Most B2C marketers think they already know everything about customer segmentation.
You create a list of similar buyers, send them a targeted email, and it drives better conversion rates because it’s more personalized than batch-and-blast emails. But segmentation can be much more than just static email lists of your customers.
Dynamic customer segmentation can significantly outperform a traditional static list.
By ingesting the right customer data, dynamic segments grow and shrink as your customers move in and out of the segments — automatically triggering the right campaigns at the right time. Instead of having to create a new segment every time you want to send an email, dynamic segments do the work for you and constantly update with the newest customer data.
Sound better than traditional email marketing segments? That’s because they are. It’s also not just for email marketing alone. You can also use dynamic segmentation for segment sync to paid social media channels, for example. It will save you time so you can get back to doing what you love — thinking creatively about marketing. If you’re not incorporating dynamic segmentation into your marketing strategy yet, here’s why you should.
What is dynamic customer segmentation?
Dynamic customer segmentation uses real-time data to continuously update marketing segments with new information as it comes in. Rather than having to manually export a segment of your entire list, dynamic segmentation updates as customers fall in or out of a segment based on their actions on your website immediately. For example, as soon as a new buyer completes a purchase, they’re added automatically to a new buyer segment and sent a welcome email.
A few segments to try
Dynamic segmentation marketing sounds interesting, but what does it look like in real life? It all depends on your industry and the products you sell, but many B2C marketers use some of the same dynamic segments to get started. Here are a few examples of segments that you could use to improve your marketing, including:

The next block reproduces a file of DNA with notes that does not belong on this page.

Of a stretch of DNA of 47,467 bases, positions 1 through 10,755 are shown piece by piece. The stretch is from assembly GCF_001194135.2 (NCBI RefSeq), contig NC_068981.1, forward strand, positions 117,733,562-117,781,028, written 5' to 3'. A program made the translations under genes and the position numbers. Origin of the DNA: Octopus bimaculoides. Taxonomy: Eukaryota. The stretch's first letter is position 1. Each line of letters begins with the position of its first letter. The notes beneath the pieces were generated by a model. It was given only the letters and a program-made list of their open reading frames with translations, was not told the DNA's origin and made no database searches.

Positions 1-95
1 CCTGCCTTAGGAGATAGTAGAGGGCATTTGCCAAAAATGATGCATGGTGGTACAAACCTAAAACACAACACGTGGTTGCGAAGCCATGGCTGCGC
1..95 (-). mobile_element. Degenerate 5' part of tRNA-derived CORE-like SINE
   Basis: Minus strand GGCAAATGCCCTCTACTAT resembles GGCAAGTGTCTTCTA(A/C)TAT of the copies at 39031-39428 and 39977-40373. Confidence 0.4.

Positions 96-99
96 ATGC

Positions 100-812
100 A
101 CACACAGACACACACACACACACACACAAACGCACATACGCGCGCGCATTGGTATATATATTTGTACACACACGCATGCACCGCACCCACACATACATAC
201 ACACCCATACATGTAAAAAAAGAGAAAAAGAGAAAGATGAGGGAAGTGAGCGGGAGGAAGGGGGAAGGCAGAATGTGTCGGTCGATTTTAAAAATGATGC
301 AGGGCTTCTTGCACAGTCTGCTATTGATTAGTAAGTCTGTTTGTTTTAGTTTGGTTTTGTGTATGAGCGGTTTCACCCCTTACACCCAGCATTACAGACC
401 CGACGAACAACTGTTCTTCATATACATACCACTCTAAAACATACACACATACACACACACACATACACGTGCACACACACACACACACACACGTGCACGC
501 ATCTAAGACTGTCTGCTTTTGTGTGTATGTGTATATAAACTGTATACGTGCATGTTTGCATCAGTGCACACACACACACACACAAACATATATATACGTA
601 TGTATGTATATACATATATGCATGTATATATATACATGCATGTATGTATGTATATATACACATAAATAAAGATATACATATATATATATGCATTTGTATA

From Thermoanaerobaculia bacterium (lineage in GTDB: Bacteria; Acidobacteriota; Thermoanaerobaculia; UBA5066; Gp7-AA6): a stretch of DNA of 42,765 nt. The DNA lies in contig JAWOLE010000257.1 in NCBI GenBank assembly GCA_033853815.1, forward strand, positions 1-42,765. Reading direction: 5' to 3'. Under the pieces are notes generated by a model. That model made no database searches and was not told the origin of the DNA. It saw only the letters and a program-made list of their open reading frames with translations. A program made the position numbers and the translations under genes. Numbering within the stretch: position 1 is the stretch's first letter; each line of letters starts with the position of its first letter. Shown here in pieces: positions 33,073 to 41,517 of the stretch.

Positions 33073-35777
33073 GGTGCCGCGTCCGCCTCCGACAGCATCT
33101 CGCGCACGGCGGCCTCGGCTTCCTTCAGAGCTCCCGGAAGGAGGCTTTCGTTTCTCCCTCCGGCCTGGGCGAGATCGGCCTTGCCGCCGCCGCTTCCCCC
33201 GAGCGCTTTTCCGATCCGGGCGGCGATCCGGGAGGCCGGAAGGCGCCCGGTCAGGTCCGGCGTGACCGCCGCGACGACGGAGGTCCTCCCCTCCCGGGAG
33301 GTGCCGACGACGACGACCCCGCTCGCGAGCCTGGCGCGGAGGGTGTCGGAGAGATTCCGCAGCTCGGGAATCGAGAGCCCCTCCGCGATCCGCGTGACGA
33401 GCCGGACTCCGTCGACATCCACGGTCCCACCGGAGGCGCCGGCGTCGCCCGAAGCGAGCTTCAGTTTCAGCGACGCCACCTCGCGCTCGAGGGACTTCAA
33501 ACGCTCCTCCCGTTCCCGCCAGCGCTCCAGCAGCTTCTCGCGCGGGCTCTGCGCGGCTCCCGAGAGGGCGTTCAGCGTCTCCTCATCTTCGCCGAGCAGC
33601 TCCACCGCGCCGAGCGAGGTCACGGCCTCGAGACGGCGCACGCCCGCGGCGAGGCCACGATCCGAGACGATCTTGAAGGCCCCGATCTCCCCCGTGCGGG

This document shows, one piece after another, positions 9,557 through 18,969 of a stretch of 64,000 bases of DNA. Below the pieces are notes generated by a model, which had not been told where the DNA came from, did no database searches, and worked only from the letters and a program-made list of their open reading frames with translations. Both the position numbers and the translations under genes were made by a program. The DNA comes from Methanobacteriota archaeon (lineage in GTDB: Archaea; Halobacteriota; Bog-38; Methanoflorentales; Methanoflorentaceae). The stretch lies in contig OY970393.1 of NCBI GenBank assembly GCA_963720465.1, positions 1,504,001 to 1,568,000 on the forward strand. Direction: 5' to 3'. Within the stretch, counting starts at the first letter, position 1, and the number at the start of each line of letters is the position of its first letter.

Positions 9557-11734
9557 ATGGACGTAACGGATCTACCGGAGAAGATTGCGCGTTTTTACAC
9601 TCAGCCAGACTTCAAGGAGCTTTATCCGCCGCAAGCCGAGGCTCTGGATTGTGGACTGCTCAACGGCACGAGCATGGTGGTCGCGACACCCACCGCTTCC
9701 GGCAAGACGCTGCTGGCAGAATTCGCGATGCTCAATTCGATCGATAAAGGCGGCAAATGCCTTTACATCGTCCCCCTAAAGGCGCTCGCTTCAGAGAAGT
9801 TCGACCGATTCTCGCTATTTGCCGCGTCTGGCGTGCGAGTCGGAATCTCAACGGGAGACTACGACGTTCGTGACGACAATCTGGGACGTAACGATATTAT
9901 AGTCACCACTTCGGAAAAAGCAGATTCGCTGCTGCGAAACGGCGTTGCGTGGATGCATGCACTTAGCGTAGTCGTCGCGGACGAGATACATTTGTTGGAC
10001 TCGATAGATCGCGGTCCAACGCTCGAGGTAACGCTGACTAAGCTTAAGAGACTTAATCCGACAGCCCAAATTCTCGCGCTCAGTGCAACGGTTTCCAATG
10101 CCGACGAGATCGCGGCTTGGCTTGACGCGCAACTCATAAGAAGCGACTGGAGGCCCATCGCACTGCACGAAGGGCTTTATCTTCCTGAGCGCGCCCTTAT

- Customers who have opened an email in the past week
- Site visitors who have viewed specific product detail pages on your site
- Buyers who haven’t engaged in any channel in 30 days
- New customers who haven’t made a second purchase yet
If you can think of the customer segment, you can create a dynamic version of it. However, it requires you to collect and unify a large amount of customer data in one central location. You need to be able to accurately track all of your customer interactions across websites and devices as they make new purchases, click on items, and open your emails. Dynamic segmentation is nothing without the right customer data.
Campaigns to drive conversions
Once you set up dynamic segments of your prospects and buyers, the possibilities for marketing campaigns are truly endless. You can run a number of campaigns aimed at those specific segments, trying to drive new purchases and improve customer loyalty. Here are a few examples of campaigns you can try out on email, paid ads, or other channels:
- High margin campaigns: Promote higher margin products to your highest LTV and AOV customers.
- Cross category campaigns: If customers who love product X also love product Y, promote product Y to other customers who purchased product X.
- Replenishment campaigns: If it’s been a certain number of days since your buyer purchased a product, you can automatically send out a replenishment campaign to follow up when they’re likely to need more.
- Browse abandonment campaigns: For people browsing specific products without purchasing, automatically send them an email about that product.
If you’re unsure where to start, dynamic segments are great for at-risk and winback campaigns too. If someone hasn’t engaged in 30 days, you can automatically engage them as they fall into the segment, for example.
This is a great way to start to use dynamic segments and improve your engagement with buyers throughout the customer lifecycle.
Major benefits for marketers
Dynamic segments help B2C marketers by not only improving targeted campaigns, but also by saving time and scaling your workflow. With dynamic segments, you can set it and forget it. For example, with an at-risk campaign, instead of going in, finding your at-risk customers, and sending a campaign once a week, you can instead just set it up to send on a daily basis for everyone newly added to the segment. You can see how quickly the time savings add up.
Dynamic segmentation can actually help you stop wasting time on the technical execution of campaigns and get you back to focusing on the creative side of B2C marketing. You’ll instead be able to spend your days coming up with new campaigns, new creative, and better messaging to test out on your customers. The power of dynamic segments empowers you — the marketer — to be better at your job.
This post was originally published on Jan. 11 2018, but was recently updated.